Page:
Having the gift of storytelling allows hip-hop artists to add depth beyond the apropos flexing as they take us on journeys toward understanding their message. We’ve gotten various styles, at times becoming more focused on the trickle-down effect–it works for many, but not all. JID is more linear, giving us these intricate flows as he builds the world around him with musical vibrance. Usually tonally split between being frenetic and soulfully slower, there is an equilibrium as it goes through JID’s life with themes centered on family, hip-hop, and his relationship with the people around him. Furthermore, his walls continuously crumble, adding innate vulnerability and giving us a sense of his character, specifically through the guise of Hip-Hop. The Forever Story continues to show the potency of his craft as he bridges styles with effervescent production that boasts the world JID builds with his rhymes, flows, and melodies.
JID and vulnerability are two entities that acquiesces cleanly, spearheading the conversation toward understanding JID’s character. He is world-building and allowing his connection points to progress his messaging. It starts coming at you ferociously with this myriad of songs like “Raydar,” which establishes interconnectivity within the black community, reflecting central aspects that speak broadly while staying close to retaining relativity. It’s on “Raydar” where JID reignites our view of song construction, levying what to expect: “I got the shit you could play for your mama/I got the shit you could play for the hoes/I got the shit you could sell to the trappers,” speaking to his artistic range. And he makes it known with his sonic range on The Forever Story, giving us some heavy hitters, intimate reflections, and mature flexes.
Following “Raydar,” the sounds that spread throughout shift from the darker percussion to the more neo-soul-influenced sounds containing the stability which allows the beat to coast smoothly. It has this crisp jitteriness, reflecting JID’s flow in likeness. We hear it effervescently on “Can’t Punk Me,” “Dance Now,” and “Surround Sound,” and it’s similarly the case with tracks that focus on the soulful undertones. These tracks embody aspects of JID’s person–“Can’t Punk Me” is a descriptive rag-to-riches tale–“Dance Now” tackles years of doubts, particularly when shifting the corner with a major record deal–“Crack Sandwich” sees JID sharing the dynamic between him and his siblings growing up in the south–JID is coming about these topics with maturity, especially when comparing where he was to now.
On the other end, tracks like “Kody Blu 31” and “Stars” embolden the jazz-rap overtones, playing with instruments and implementing them uniquely. With “Stars,” the live instrumentations steal the spotlight, shining through percussion, invigorating the verses from JID and Yasiin Bey. BADBADNOTGOOD’s input, the live orchestration, shines alongside the hip-hop producers Christo and Eric Jones. “Kody Blu 31” brings out that Blues/Soul influence brilliantly. The postwork on JID’s vocals highlights the emotional weight from predominantly singing when he’s known to mostly rap. That lyrical maturity also gets heard in how he expresses himself in choruses and verses, like the slight digs at stereotypes that come with stardom on “Stars,” speaking to its nature on a grounded scale, considering his status compared to that of label head J. Cole. It’s on these soulful songs where the synergy between the performers and production gets heard potently, especially with the features, one of many highlights on The Forever Story.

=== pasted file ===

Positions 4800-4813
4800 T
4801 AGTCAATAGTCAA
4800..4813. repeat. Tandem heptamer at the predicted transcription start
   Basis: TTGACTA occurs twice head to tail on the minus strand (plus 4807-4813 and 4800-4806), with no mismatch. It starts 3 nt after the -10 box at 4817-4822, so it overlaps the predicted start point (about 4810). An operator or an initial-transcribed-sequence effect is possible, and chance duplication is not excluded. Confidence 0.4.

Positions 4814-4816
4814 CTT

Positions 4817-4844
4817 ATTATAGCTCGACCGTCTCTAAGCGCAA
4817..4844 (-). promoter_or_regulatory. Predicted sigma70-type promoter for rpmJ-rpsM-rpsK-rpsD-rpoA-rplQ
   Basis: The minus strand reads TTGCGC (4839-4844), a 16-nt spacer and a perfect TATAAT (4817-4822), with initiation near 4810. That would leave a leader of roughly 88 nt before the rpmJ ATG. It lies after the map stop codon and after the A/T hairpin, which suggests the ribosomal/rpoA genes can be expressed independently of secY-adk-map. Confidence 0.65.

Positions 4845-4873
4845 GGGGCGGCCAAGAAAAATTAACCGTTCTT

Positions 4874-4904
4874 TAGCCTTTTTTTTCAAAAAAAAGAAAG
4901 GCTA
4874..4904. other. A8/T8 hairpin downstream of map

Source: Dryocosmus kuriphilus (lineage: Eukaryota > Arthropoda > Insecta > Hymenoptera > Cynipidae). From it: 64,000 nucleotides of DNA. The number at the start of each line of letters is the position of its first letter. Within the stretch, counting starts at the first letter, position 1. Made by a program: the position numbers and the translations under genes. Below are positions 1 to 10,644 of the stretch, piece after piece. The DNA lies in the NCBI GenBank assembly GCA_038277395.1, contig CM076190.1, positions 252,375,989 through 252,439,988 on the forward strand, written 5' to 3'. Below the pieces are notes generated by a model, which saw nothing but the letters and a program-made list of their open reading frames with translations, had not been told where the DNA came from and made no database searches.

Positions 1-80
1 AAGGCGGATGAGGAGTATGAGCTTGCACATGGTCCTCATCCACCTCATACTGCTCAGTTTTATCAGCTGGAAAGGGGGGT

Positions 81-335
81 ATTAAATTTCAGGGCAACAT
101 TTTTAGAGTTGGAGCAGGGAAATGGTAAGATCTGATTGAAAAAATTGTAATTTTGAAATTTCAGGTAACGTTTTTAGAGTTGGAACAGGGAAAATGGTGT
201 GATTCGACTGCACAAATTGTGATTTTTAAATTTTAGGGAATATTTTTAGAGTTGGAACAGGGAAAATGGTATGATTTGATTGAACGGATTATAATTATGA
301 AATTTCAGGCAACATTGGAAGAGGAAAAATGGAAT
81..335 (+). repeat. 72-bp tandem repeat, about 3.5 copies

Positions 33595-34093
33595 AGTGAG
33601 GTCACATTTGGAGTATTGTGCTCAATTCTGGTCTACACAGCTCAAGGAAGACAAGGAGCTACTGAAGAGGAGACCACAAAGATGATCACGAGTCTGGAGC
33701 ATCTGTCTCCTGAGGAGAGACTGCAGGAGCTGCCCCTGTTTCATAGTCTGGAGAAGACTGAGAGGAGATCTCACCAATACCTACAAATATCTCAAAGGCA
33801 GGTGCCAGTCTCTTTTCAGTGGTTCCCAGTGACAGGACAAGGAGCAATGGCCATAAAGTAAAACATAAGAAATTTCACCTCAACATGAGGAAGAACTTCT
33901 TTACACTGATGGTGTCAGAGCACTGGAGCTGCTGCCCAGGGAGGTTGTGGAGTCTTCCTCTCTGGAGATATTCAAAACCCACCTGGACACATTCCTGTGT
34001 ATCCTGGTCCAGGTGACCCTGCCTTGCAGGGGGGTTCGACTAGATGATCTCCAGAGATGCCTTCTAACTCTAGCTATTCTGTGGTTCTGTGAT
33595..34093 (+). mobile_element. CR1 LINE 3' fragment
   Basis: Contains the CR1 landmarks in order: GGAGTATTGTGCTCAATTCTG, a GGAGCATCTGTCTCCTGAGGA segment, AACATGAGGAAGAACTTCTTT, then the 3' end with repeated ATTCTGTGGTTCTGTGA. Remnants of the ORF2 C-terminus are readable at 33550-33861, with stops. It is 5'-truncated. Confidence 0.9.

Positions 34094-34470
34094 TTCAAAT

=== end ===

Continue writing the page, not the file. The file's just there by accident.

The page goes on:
Amongst the features in The Forever Story, there is a consistency that parallels JID’s masterful lyricism, running dry swiftly on “Bruddanem.” Lil Durk’s delivery isn’t up to par with the poignancy of his verse, which offers an illustrative view of brotherhood in Chicago as it transcends past simple camaraderie–taking bullets for another–further reflecting the lengths they go to protect each other. It gets heard, but it doesn’t match the levels of JID, whose more tame flow expresses the emotional cracks in his voice, like on “Kody Blu 31.” It’s more a testament to Durk not being fully assimilated past drill-like flows. Unlike it, JID shows consistency with construction, mirroring the production with aspects of his feature’s strengths and giving us standout performances that progress the story while staying personally reflexive in their regard. Whether it’s Ari Lennox or 21 Savage, JID creates synergy, enveloping tracks with effervescently purported notions. The Forever Story is grand, almost cinematic, how JID loses himself within the beat and paints these delicate and vibrant scenes.
The Forever Story is a triumph for JID, weaving together his strengths and compacting them cleanly in his own transformative journey. We get a balance between production styles, allowing them to connect through distinct transitions. It left me zoning, retaining it on repeat, and feeling the immersive nature of his music. And with features that boast the messaging of their respective tracks and equally great production, JID continues to add credence to his momentous strength as a lyricist/MC.